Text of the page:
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devoted to religious studies, which found and unimpaired to the very he considered as included in the lait. Within the last year of his proper duties of his station, and as lite he finished and published a their higheit aim. Many of his work, which he had prepared fome sermons preached before the uni- time before, on the Citations in versity were printed by requelt, and the Old 'Tettament in the New. his larger work upon “ the Doc Repcated attacks at length brought trine of the Trinity,” in answer to him to a state of weakness that was " the Effay on Spirit,” was pub. qu te desperate, under which he lalished in the years 1753, 1754. boured for threc months, and died From the rear 1°56 to 1759 he Mircb 24, 1-83. held the office of vice-chancellor, " The reader will perceive from in which he was allowed on all the above account, that his whole havds to have conducted himself attention was confined to his prowith temper and ability, at a time feilion, and his fation in the uniwhen disputes ran high, and the versity. Being convinced that the business of the uniiertity was more province alloited to himn, if its duthan common: the: Vinerian lta. ties were faithfully dischargcd, was tutos having been rettled, and the sufficient for his own employment, delegacy of the press reformed dur- and for the rendering him an ute. ing that period. There several la- ful member of society, he was not bours were fo well received by the disposed to wander beyond it. He university, that in the year 178 was a zealous Tupporter of the doc. he was unanimously elected to the trincs of the church of England, Margaret profefforihip of divinity from a conviction that they were on the death of Dr. Jenner. In those of the true religion of Chritt. the preceding year he had been It has sometimes been invidioufly promoted to the archdeaconry of urged by the enemies of our reli. Oxford on the resignation of Dr, gious eítrblishment, who with great Potter: which promotion took place profellions of 1 berality are by no by the recommendation of archbi- means fcrupulous of the terms in Hop Secker, accepted and confirm which they speak of the doctrines, ed by bishop Lowth, then bishop disciplin-, or members of our of Oxford ; and may be considered church, that its supporters act from as a tefiimony borne by those re- interclied views. In answer to this fpectable prelates to his merit and charge thrown out against himielf character. From this time to that in common with others, Dr. Ran. of his death he was again frequent. dolph says, in a preface to an inly engaged in controversy. The tended work, " One of these wri. questions now ayitated were chiefly, ters is now near fourspore years of that of Subscription to Articles of age, who neither hopes for, nor Faith, and that of the Doctrine of will folicit for any thing further in che Trinity revived by Mr. Lindthis world : he fights under no banley, and his followers. On these ner, but that of his Lord and Sa. hé published several tracts, and also viour, from whom alone he expects oçcationally gave his atliitance to his reward,” Conscious of having oibers engaged in the same cause. acted thus from a rense of duty, he Bodily intirinities he was subject to bore his long illness with patience, for manc years before his death; and met the near approach of death the faculties of his mind were with calinness and fortitude; as truit. such aversion to controversy is held of the late learned excellent Dr. by well meaning and more candid Sykes's works, to bind and send to minds, it is no other than their de. Harvard college, in America, for claring their earneft defire to estab- honourable preservation of his melish the end, while at the same time mory.” “A collection, add the they inconsistently and perempto editors of the Memoirs, the inore rily protest against the only means neceffary, as well as the more value which can effect it.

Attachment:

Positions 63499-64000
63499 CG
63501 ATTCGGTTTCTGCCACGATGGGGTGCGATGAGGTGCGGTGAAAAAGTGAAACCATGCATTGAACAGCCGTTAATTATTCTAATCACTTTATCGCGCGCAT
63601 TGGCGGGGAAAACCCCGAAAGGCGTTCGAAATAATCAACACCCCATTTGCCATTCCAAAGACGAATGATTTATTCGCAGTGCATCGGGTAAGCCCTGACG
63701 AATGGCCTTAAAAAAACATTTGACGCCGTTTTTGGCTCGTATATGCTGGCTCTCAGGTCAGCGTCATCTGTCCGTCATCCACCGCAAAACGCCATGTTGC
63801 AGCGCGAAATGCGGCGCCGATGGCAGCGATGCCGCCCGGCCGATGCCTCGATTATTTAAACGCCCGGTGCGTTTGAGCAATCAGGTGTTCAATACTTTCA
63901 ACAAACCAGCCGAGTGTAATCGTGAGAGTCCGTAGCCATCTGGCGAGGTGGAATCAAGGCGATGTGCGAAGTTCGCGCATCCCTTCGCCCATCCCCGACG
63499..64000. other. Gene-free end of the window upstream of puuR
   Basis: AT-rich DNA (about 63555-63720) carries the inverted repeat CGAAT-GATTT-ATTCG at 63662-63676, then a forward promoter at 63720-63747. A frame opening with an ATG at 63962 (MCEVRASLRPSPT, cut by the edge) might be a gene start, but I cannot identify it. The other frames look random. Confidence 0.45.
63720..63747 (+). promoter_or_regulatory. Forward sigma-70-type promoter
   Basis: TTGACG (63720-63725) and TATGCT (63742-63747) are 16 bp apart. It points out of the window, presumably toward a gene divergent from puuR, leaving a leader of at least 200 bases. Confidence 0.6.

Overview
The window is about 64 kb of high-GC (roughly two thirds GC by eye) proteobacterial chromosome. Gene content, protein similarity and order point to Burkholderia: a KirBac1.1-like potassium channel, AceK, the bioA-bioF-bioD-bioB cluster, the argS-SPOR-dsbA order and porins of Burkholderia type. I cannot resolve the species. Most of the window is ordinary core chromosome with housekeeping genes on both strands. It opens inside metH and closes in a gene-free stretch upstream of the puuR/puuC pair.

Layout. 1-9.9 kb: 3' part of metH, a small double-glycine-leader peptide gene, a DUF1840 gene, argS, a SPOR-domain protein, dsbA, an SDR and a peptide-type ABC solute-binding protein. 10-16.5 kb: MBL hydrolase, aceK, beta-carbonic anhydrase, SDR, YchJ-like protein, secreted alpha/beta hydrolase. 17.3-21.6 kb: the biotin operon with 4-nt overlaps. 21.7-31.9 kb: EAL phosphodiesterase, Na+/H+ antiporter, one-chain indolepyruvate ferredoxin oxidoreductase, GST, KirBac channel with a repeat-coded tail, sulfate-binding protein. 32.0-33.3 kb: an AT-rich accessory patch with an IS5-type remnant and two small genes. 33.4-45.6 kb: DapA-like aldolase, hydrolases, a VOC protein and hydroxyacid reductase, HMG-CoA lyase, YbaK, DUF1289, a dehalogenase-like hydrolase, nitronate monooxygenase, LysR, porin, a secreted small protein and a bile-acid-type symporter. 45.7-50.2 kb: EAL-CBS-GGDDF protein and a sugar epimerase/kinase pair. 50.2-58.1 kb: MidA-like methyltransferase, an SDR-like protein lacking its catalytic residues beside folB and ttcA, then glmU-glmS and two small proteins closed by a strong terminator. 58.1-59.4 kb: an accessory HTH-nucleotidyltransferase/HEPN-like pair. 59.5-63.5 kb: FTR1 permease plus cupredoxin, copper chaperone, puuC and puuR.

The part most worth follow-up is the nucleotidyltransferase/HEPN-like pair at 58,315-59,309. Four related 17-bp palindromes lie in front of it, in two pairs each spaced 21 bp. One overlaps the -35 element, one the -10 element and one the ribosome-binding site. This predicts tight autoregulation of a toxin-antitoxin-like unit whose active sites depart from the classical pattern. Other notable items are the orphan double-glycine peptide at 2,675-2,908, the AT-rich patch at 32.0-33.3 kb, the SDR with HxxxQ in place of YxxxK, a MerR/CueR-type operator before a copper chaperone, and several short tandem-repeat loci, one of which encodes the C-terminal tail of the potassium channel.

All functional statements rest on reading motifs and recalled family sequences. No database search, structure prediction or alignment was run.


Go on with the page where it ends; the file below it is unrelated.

able, as some of the doctor's tracts " The late Mr. Hollis, who was were become exceeding scarce." himself an active and greatly distin. This tettimony of Mr. Hollis, and guished friend of liberty, bore his of his biographers, will bring more testimony to Dr. Sykes's writings, reputation to the writings of Dr. by repeatedly advertifing in the Sykes, than it was in the power of year 1766, his two tracts againft the committee of convocation in popery, originally published in the 1717, to withhold, or take away, year 1746, and reprinted 1763. by indirect reflection or threat, And further, by collecting, as he when they openly affailed the then states in his diary, “ a complete fet bifhop of Bangor."

Some ACCOUNT of the LIFE and WRITINGS of the late Profeffor GREGORY, M. D. F. R. S. By Dr. JOHNSTONE, of Worcester.

[From the second Volume of the Memoirs of the Literary and Philoso.

phical Society of MANCHESTER.

" JOHN Gregory, M.D.F.R.S. fcope, improved by fir Isaac New.

fellow of the Royal College ton. His Optica Promota, and oof Phyficians in Edinburgh, and ther mathematical works, are still professor of medicine in the univer- in high eiteem. lity of Edinburgh, born at Aber. “ David Gregory of Oxford, an. deen in 1725, was third son of other of the family, the do tor's James Gregory, M. D. professor of coufin, published an excellent and medicine in King's College, Aber. complete Treatise of Astronomy, deen, and of Anne, daughter of founded upon the principles, and the rev. George Chalmers, princi- pflanatory of the doctrinc, of fir pal of King's College there. The Isaac Newton. James Gregory, family of Dr. Gregory is of great M. D. the doctor's eldcit brother, antiquity in Scotland, and has for succeeded their father as professor more than a century paft produced of medicine in King's College, A. a succession of gentlemen of the berdeen : and the doctor, of whom first distinction in the learned world. we write, has left a son, who now James Gregory, professor of mathe. holds the office of professor of the matics, firit at St. Andrews, and Institutions of Medicine in the uni. afterwards at Edinburgh, the doc- versity of Edinburgh, made vacant tor's grandfather, was one of the by the election of Dr. Cullen to be most eminent mathematicians of the fóle professor of practice, after his last age, the age of mathematics, father's death. It seems to be the He invented the scflecting tele destiny of this family, to enlarge